These trends have contributed to resolving controversies, and illuminating the role of psychological stress in IBD. Thus, while the role of stress in the onset of IBD has not been established, there is no doubt that stress is a triggering and exacerbating factor in relation to the course and symptoms of IBD [8, 10, 12, 13]. Indeed it can be considered as one of the determinants of disease relapse [12, 14, 15]. However, there are some discordant reports about a relation between stress and disease onset, like that of Li et al. [16] who, based on a follow-up study on the onset of IBD in parents who lost a child in Denmark, found a negative relationship between psychological stress and development of IBD. These conclusions provide support for the beliefs of almost 75% of patients with IBD that stress, or their own personality is a major contributor to the development of their disease [10, 12], and of more than 90% that it influences their disease activity [13, 17].

3. Possible Mechanisms of the Effects of Psychological Stress on Patients with IBD

In the light of recent advances in psychobiological research, what are the mechanisms by which the course of IBD can be influenced by stress?

3.1. Nonspecific Effects

Many of the IBD symptoms experienced by patients may be due to stress-induced changes in gastrointestinal (GI) function. There is a richly innervated nerve plexus between the enteric nervous system (ENS) and its spinal and autonomic connections to the central nervous system, known as the brain-gut axis. GI motor, sensory and secretory function as well as thresholds for the perception of pain [13], can be affected by psychological and emotional stress directly or indirectly through this axis. These effects are mediated by substance P (SP), vasoactive intestinal protein (VIP) [18], several neuropeptides, neurotransmitters, and hormones [12, 19]. Stress stimulates the secretion of corticotropin-releasing factor (CRF) either from central or peripheral parts of CNS (hypothalamus and adrenal cortex, resp.). While central CRF regulates the ACTH-cortisol system, peripheral CRF directly influences gastrointestinal motility. Endogenous CRF mediates the stress-induced inhibition of the upper GI tract motility and stimulation of colonic motility [12, 20]. Thus when symptoms such as abdominal pain and change in bowel function occur in IBD without significant disease activity, they may be attributed, at least in some instances, to alterations in motor and sensory function as a result of psychological stress.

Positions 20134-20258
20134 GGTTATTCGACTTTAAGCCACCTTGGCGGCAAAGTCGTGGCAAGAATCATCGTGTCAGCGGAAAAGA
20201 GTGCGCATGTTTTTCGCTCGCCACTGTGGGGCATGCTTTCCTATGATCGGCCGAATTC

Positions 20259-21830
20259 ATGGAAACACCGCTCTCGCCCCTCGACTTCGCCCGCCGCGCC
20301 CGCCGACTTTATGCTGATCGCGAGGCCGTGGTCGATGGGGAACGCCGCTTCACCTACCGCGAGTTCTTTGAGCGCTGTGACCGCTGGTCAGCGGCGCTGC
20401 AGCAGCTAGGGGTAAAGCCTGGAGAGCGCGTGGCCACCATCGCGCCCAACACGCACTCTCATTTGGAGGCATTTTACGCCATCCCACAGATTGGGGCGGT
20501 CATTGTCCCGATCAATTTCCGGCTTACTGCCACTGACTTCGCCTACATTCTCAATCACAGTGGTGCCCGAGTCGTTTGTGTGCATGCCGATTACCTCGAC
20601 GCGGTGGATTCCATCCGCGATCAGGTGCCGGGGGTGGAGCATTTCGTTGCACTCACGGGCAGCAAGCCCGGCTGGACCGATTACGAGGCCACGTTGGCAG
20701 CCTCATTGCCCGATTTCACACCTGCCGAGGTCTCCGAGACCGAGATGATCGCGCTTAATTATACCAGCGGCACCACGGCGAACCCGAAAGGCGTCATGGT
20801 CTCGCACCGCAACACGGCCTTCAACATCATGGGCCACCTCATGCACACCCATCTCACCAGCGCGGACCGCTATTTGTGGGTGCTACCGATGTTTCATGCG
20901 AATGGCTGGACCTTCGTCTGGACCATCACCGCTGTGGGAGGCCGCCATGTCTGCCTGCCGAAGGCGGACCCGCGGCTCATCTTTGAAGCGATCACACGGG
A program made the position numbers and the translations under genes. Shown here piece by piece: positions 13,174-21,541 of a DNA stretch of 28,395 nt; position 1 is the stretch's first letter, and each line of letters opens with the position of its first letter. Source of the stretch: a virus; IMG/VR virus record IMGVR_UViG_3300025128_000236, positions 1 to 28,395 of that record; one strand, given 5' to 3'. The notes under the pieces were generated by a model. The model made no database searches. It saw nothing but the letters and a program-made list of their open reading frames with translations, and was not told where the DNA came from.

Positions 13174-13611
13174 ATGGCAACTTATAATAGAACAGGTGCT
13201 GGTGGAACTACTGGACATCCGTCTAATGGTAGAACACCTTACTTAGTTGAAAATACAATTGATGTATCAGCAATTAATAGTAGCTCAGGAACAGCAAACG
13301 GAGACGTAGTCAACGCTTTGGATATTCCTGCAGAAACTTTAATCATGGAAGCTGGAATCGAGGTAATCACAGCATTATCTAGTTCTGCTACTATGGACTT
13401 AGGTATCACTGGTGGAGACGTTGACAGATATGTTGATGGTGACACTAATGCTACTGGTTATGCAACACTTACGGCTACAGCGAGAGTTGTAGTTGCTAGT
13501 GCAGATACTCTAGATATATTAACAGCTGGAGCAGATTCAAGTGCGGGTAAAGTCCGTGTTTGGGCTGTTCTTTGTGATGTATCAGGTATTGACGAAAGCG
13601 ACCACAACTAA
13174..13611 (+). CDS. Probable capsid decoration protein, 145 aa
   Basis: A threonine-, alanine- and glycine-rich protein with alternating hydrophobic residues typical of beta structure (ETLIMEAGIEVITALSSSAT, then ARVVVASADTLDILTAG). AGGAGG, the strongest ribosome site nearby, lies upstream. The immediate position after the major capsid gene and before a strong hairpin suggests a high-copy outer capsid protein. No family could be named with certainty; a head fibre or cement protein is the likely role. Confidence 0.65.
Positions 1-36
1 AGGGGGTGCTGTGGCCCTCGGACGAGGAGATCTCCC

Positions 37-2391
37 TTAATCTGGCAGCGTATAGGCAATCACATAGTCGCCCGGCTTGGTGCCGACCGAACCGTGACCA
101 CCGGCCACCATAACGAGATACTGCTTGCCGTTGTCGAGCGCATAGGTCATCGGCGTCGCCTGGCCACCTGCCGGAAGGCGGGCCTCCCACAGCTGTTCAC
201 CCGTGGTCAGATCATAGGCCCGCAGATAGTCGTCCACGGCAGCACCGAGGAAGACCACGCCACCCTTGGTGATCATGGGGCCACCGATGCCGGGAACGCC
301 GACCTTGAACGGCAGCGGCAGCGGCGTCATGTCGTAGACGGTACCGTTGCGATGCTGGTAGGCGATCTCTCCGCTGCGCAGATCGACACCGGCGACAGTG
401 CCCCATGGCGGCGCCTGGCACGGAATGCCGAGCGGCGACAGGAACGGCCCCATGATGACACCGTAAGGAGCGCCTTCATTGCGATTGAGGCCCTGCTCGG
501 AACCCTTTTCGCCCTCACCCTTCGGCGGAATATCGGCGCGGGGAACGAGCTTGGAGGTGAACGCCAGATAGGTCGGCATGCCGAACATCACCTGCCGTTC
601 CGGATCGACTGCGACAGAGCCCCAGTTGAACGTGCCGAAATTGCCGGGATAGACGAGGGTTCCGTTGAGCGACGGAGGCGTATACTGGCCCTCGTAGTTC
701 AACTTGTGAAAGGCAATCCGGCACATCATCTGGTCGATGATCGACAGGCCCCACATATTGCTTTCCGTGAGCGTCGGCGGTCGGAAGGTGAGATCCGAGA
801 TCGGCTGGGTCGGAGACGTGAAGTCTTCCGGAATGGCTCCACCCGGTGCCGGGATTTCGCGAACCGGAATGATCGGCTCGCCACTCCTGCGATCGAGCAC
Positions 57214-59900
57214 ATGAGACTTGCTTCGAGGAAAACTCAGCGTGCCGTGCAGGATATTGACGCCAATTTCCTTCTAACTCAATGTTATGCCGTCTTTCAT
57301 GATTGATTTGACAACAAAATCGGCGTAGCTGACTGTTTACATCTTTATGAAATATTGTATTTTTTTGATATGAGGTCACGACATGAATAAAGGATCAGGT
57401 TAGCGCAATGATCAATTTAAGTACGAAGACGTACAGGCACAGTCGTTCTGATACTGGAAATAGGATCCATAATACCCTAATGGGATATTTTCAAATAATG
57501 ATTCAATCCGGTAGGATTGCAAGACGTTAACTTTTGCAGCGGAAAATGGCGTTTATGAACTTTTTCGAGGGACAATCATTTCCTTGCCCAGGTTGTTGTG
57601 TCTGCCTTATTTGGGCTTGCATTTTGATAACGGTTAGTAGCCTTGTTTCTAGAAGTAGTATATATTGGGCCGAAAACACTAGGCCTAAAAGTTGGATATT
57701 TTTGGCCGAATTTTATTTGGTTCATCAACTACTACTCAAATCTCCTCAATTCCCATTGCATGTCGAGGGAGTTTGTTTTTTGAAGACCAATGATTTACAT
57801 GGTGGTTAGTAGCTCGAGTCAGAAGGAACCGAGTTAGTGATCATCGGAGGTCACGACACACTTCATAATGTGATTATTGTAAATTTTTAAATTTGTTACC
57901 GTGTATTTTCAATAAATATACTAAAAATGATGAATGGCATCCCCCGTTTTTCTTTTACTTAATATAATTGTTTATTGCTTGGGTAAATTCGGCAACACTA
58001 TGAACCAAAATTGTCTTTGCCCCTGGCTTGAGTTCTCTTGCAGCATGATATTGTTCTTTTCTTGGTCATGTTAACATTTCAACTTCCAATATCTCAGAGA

3.2. Intestinal Permeability

Psychological stress can also increase intestinal permeability, probably as a result of alterations in the cholinergic nervous system and mucosal mast cell function [21]. Söderholm and Perdue [22] pointed out that various types of physical and psychological stress have an impact on several components of intestinal barrier function such as increasing intestinal permeability and stimulating secretion of ions, water, mucus, and even IgA. This increased permeability in turn reduces mucosal barrier function and alters bacteria-host interaction [12, 23]. However, based mainly on animal studies, these observations are likely to play a role in the pathophysiology of human IBD.

3.3. Immunological Mechanisms

Finally, stress is also likely to mediate its effect on IBD through the immune system [15, 19]. On the one hand, it is believed that an inadequately controlled response within the intestinal mucosa leads to inflammation in patients who are genetically predisposed to IBD. Dysfunction of the intestinal immune system and cross-reactivity of its cells against host epithelial cells have been implicated as major mechanisms by which the inflammatory response occurs [5]. On the other hand, it is increasingly recognized that the (hypothalamus-pituarity-adrenal) HPA axis, autonomic nervous system (ANS), and ENS can interact directly with the immune system. Cytokines are essential immune molecules in the pathogenesis of IBD [24, 25]. Many researchers [15, 20, 26, 27] reported that chronic or acute stress can alter profiles of cytokines (e.g., IL-1β, IL6, IL10, IL4, and TNFα) or of hormones such as cortisol, which may contribute to the pathophysiology of IBD. There is a bidirectional communication between neurons and mast cells within the gastrointestinal tract [28], and mucosal mast cells can be activated by stress [15, 29]. Stress-induced activation of mast cells, through release of mediators such as eicosanoids, serotonin, and IL6 could contribute to the pathogenesis of IBD [29].